five years. Being strong and skillful, he did very well, winning some
events outright. He soon became a crowd favorite, much to the
resentment of the Pallantides, and they assassinated him, incurring
the wrath of Minos.
When King Minos had heard of what befell his son, he ordered the
Cretan fleet to set sail for Athens. Minos asked Aegeus for his son's
assassins, and if they were to be handed to him, the town would be
spared. However, not knowing who the assassins were, King Aegeus
surrendered the whole town to Minos' mercy. His retribution was
that, at the end of every Great Year (seven solar years), the seven
most courageous youths and the seven most beautiful maidens
were to board a boat and be sent as tribute to Crete, never to be
seen again.

In another version, King Minos of Crete had waged war with the
Athenians and was successful. He then demanded that, at nine-year
intervals, seven Athenian boys and seven Athenian girls were to be
sent to Crete to be devoured by the Minotaur, a half-man, half-bull
monster that lived in the Labyrinth created by Daedalus.

On the third occasion, Theseus volunteered to slay the monster. He


took the place of one of the youths and set off with a black sail,
promising to his father, Aegeus, that if successful he would return
with a white sail. Like the others, Theseus was stripped of his
weapons when they sailed. On his arrival in Crete, Ariadne, King
Minos' daughter, fell in love with Theseus and, on the advice of
Daedalus, gave him a ball of thread, so he could find his way out of
the Labyrinth. That night, Ariadne escorted Theseus to the
Labyrinth, and Theseus promised that if he returned from the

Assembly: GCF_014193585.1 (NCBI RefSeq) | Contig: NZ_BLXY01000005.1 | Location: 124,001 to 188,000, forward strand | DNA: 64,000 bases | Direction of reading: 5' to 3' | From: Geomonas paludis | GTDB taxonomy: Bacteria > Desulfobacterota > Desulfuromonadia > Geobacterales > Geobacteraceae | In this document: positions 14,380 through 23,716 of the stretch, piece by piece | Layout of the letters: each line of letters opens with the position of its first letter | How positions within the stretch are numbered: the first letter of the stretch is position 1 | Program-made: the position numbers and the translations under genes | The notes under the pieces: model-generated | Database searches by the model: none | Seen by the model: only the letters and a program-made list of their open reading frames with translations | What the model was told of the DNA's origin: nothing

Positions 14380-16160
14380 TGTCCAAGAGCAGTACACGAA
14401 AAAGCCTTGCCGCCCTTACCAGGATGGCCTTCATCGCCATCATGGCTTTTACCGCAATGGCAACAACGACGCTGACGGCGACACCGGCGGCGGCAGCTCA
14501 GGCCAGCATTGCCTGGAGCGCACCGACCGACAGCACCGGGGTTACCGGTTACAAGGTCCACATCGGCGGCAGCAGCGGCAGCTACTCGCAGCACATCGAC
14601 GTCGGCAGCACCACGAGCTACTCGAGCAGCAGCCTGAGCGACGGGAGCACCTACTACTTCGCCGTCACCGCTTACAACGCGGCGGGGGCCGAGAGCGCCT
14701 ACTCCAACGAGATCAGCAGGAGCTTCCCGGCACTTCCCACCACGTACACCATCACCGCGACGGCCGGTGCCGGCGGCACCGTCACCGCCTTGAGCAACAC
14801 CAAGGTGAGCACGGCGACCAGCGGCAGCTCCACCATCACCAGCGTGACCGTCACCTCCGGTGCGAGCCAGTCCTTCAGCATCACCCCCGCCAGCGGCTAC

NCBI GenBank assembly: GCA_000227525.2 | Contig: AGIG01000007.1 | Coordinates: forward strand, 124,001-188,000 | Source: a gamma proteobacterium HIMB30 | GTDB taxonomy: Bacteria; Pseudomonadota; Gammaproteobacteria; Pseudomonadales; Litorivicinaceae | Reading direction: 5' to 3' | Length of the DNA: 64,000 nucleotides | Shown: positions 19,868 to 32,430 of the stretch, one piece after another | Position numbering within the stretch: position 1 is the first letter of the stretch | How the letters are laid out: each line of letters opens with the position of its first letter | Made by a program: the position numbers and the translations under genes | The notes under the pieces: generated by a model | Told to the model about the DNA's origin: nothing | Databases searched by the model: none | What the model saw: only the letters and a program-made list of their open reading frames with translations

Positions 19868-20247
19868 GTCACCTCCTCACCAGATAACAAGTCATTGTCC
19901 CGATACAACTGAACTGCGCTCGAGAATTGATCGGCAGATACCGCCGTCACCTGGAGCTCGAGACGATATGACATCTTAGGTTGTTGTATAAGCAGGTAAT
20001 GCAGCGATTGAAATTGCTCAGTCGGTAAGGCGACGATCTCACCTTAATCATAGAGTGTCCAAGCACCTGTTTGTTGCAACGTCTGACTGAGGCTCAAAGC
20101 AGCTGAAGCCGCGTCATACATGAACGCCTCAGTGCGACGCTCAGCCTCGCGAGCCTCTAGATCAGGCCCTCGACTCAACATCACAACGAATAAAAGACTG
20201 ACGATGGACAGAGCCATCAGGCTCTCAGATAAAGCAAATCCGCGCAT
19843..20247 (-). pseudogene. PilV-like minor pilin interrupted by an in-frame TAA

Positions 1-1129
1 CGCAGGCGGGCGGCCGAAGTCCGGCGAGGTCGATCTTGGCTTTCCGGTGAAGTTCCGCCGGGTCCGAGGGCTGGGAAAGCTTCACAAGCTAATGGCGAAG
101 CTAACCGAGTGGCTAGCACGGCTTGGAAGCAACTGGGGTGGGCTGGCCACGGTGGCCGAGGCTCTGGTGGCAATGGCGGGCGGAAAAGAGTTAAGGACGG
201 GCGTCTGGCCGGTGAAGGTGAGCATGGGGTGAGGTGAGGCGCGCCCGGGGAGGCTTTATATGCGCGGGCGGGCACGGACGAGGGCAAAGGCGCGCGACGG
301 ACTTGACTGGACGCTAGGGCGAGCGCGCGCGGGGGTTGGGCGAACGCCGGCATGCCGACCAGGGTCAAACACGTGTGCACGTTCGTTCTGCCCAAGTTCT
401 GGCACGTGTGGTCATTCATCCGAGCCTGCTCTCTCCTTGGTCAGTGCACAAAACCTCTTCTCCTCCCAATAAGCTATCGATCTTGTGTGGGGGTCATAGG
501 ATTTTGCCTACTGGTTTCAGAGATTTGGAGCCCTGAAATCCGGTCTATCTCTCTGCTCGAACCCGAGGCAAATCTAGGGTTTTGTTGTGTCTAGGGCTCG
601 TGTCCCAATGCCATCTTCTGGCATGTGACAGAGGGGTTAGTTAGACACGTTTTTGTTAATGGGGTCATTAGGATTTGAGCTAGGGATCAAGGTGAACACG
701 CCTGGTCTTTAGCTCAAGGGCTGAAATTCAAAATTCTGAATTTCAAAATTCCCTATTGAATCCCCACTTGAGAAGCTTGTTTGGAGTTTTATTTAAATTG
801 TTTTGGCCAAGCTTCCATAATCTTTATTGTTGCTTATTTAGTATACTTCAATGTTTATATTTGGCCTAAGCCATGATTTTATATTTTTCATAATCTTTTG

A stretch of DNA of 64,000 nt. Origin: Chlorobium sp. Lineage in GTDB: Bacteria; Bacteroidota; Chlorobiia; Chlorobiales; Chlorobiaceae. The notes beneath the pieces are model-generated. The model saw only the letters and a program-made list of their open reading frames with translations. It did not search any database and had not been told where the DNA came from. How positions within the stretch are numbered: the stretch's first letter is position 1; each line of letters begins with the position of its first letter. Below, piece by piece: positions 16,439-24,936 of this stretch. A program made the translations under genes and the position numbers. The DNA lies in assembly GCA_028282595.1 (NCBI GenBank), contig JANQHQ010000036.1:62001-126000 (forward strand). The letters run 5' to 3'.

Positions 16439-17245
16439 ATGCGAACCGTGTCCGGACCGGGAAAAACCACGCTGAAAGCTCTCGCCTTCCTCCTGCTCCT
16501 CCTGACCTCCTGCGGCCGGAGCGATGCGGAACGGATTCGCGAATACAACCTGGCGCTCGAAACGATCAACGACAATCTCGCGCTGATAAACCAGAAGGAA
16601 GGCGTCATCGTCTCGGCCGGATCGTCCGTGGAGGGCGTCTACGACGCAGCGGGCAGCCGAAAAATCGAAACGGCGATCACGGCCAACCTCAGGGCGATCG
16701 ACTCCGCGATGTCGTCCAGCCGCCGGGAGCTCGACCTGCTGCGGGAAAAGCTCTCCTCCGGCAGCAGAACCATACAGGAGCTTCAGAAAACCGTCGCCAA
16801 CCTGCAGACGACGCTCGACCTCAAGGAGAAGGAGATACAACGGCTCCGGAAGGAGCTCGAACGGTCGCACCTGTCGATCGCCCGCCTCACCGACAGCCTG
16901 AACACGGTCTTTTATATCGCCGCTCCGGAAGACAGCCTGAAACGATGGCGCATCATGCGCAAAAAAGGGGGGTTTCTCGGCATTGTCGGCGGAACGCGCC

Labyrinth he would take Ariadne with him. As soon as Theseus
entered the Labyrinth, he tied one end of the ball of string to the
door post and brandished his sword which he had kept hidden from
the guards inside his tunic. Theseus followed Daedalus' instructions
given to Ariadne; go forwards, always down and never left or right.
Theseus came to the heart of the Labyrinth and also upon the
sleeping Minotaur. The beast awoke and a tremendous fight then
occurred. Theseus overpowered the Minotaur with his strength and
stabbed the beast in the throat with his sword (according to one
scholium on Pindar's Fifth Nemean Ode, Theseus strangled it).

After decapitating the beast, Theseus used the string to escape the
Labyrinth and managed to escape with all of the young Athenians
and Ariadne as well as her younger sister Phaedra. Then he and the
rest of the crew fell asleep on the beach. Athena woke Theseus and
told him to leave early that morning. Athena told Theseus to leave
Ariadne and Phaedra on the beach. Stricken with distress, Theseus
forgot to put up the white sails instead of the black ones, so the king
committed suicide, in some versions throwing himself off a cliff and
into the sea. Dionysus later saw Ariadne crying out for Theseus and
took pity on her and married her.
Theseus Slaying the Minotaur (1843), bronze sculpture by Antoine-
Louis Barye. Baltimore Museum of Art.
tienne-Jules Ramey, Theseus and the Minotaur, 1821, marble.
Grand Carr, the Tuileries Garden, Paris.